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On Being a Cop

Massimo Faggioli is a professor of theology and religious studies at Villanova University and a contributor to Commonweal and La Croix International. His most recent book is Joe Biden and Catholicism in the United States.

Here in America, the sight of a patrol car and the thought of a traffic stop arouse a mixture of feelings in me: on the one hand, the fear of inadvertently doing something wrong that could trigger an armed reaction; on the other hand, the feeling of camaraderie with someone who is doing what I did for one year in Italy in the mid-Nineties. 

Between 1992 and 1993 I was in my third year at the University of Bologna, trying to decide what to do about my military service, which back then was still obligatory. At that point I had received a deferment until the completion of my undergraduate degree. I was very involved (not to say very absorbed) by my ministry in the Italian Catholic Boy and Girl Scouts Association, the largest youth Catholic organization in Italy, and many of my older friends had chosen some alternative to military service; I too had considered that option for a long time. I had grown up in the pacifist culture of post-Vatican II Italian Catholicism, especially in the 1980s of the “Euromissiles” and anti-nuclear demonstrations.

Then, between 1992 and 1993, the mafia in Italy started a bombing campaign directed against judges, journalists, and churches—everyone who objected to the social and political grip that the mafia still had on Italy, and not just in Sicily. I received the news of one of those bombings, which killed Paolo Borsellino, a judge in Palermo, on July 19, 1992 when I was attending a one-week course on biblical Hebrew at the monastery of Camaldoli in Tuscany. It was one of those moments that made me decide to choose military service. I did not choose, however, to serve in the regular army, where I would have been trained to fight in a war that did not involve Italy, unlike those against the mafia and, during the “Years of Lead” in the 1970s, against communist and neo-fascist domestic political terrorists. The post-Cold War geopolitical situation was stable; the challenges that would appear after 2001 were far away. Instead I chose to serve for one year in the Carabinieri, the “first corps” of the Italian army: the part of the military tasked mainly with keeping up a visible presence in the cities and, especially, the small towns of the peninsula.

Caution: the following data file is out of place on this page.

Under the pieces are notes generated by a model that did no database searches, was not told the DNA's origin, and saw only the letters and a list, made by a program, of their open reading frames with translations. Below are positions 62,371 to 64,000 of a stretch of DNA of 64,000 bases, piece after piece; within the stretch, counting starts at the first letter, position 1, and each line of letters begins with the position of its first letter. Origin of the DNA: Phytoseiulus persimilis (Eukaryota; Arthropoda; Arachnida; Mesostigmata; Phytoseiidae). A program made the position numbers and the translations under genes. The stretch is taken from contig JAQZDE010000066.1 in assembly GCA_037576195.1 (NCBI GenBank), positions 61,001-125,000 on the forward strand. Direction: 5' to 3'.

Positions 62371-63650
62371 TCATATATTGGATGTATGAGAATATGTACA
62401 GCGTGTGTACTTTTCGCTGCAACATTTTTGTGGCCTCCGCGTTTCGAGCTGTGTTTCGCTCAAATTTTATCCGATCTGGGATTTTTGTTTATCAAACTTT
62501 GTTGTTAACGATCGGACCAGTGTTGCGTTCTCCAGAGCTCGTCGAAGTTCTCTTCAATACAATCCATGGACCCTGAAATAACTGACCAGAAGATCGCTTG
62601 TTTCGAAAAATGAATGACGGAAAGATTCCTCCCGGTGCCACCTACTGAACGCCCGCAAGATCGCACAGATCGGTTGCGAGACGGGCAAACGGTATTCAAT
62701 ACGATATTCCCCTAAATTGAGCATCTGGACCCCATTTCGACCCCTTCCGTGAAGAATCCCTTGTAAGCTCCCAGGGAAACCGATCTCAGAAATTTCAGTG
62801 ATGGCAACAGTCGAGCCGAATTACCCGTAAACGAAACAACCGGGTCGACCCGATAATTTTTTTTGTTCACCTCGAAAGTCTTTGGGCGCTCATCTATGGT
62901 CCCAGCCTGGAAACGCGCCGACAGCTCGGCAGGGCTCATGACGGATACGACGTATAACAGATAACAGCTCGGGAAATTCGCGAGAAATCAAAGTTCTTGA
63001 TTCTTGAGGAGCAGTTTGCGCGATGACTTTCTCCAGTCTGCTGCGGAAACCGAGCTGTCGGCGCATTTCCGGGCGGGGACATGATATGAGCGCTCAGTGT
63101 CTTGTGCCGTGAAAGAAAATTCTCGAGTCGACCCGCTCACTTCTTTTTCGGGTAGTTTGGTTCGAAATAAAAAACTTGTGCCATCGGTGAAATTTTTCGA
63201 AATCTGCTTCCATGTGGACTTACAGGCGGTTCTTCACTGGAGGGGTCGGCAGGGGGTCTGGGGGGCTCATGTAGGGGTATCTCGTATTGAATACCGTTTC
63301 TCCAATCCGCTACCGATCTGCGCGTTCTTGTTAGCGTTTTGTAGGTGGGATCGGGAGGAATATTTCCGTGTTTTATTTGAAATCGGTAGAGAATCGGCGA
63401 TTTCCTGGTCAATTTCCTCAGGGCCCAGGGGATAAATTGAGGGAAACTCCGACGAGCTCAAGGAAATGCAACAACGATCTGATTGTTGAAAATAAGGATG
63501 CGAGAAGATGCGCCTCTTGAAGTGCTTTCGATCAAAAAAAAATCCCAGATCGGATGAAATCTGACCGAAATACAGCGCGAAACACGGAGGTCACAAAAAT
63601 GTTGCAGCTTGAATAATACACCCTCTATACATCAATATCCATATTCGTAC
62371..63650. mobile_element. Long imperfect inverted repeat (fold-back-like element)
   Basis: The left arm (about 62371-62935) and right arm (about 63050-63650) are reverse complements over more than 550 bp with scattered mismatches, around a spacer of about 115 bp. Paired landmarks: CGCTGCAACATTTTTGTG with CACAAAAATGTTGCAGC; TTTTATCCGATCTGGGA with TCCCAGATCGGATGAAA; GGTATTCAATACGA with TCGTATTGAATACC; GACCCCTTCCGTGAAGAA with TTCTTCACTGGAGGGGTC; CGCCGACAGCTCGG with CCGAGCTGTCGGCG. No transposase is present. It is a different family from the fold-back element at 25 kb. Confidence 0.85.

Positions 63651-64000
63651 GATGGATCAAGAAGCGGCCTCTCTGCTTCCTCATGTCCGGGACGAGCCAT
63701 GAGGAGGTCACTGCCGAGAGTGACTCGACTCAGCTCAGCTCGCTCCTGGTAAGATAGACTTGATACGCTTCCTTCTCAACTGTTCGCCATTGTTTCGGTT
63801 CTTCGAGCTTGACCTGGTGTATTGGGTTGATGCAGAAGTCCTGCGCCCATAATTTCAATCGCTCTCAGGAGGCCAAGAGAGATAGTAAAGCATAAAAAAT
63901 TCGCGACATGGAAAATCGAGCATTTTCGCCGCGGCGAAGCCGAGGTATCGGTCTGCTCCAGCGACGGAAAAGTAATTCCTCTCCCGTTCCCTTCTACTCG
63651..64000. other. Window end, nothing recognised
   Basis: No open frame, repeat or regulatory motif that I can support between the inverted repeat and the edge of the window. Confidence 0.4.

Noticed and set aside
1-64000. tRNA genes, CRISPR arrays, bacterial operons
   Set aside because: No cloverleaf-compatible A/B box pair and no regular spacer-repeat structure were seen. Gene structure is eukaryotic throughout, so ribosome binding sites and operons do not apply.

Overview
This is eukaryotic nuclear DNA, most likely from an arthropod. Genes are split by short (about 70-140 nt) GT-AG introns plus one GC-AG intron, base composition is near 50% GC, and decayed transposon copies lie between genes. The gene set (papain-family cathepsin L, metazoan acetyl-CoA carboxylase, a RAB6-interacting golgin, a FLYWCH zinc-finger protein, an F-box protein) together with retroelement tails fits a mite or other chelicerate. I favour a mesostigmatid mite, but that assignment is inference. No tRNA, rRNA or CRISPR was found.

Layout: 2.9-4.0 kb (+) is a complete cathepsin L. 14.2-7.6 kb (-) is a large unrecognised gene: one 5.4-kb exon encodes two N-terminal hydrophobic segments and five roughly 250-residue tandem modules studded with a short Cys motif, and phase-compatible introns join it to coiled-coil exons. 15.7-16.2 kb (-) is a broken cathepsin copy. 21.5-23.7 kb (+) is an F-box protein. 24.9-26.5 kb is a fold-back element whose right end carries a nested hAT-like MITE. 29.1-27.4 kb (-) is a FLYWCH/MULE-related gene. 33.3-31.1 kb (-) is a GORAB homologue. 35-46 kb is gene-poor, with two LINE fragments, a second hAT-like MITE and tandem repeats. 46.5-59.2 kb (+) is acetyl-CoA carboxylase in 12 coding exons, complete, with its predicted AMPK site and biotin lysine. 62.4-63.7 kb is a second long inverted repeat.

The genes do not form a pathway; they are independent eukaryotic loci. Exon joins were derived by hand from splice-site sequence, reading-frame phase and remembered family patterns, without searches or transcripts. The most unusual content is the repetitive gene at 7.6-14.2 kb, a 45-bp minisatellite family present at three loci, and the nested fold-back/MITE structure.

My training took three months in a big military complex together with eight-hundred-some other young men (most of them younger than me) in southern Italy, near Naples. It focused on two disciplines: firearms and the law. The latter included the penal code, but also the basics of constitutional law, such as the separation of powers and habeas corpus. Top officers of the Carabinieri in the 1960s had been rumored to be part of the failed plots to overthrow the constitutional democracy and install a military regime, so the training was also aimed at instilling the rudiments of constitutional patriotism. I succeeded in obtaining a permit to drive the patrol car in the two-officer patrols (back then, only male; women were accepted in the force after 1999) that have become part of the iconography of bella Italia. It was the 1990s but, in some sense, it was like living in the 1950s. During our time at a barracks in a deeply Catholic and socially conservative part of Italy, it felt as if the Second Vatican Council had never happened. When some of the recruits were confirmed (in southern Italy there is the tradition of being confirmed later, around the age of eighteen or nineteen) we were all loaded on the bus to go to Mass with the bishop: all of us, whether you were a Catholic, an atheist, or a lazy person. I also never went to confession during those three months when I heard that the military chaplain was more inclined to give absolution if you gave him some money. But in the last month of the training, I joined thousands of other military personnel from all over the world in the annual international military pilgrimage to Lourdes, an eye-opening experience for this progressive Vatican II Catholic. The Arma dei Carabinieri still has the Virgo Fidelis as its patron saint.

At the end of the training, all of us received our commissions. Contrary to my wishes, I wasn’t sent to fight the mafia in southern Italy or in Rome, but instead to a small town in northern Italy, not very far from home. I was the youngest in a Carabinieri station in one of the poorest areas of one of the most affluent regions of Italy. Most of the business in the streets involved traffic and paperwork (e.g., firearm permits). Crimes did not extend beyond drug possession, petty theft, and domestic violence: rarely armed robberies or something more serious. That was the average situation in an average small town in the region. In many cases where there were difficult personal or family situations; mine was something very close to what the Church calls pastoral work. Not coincidentally, our station was right next to the parish church and in front of the pharmacy.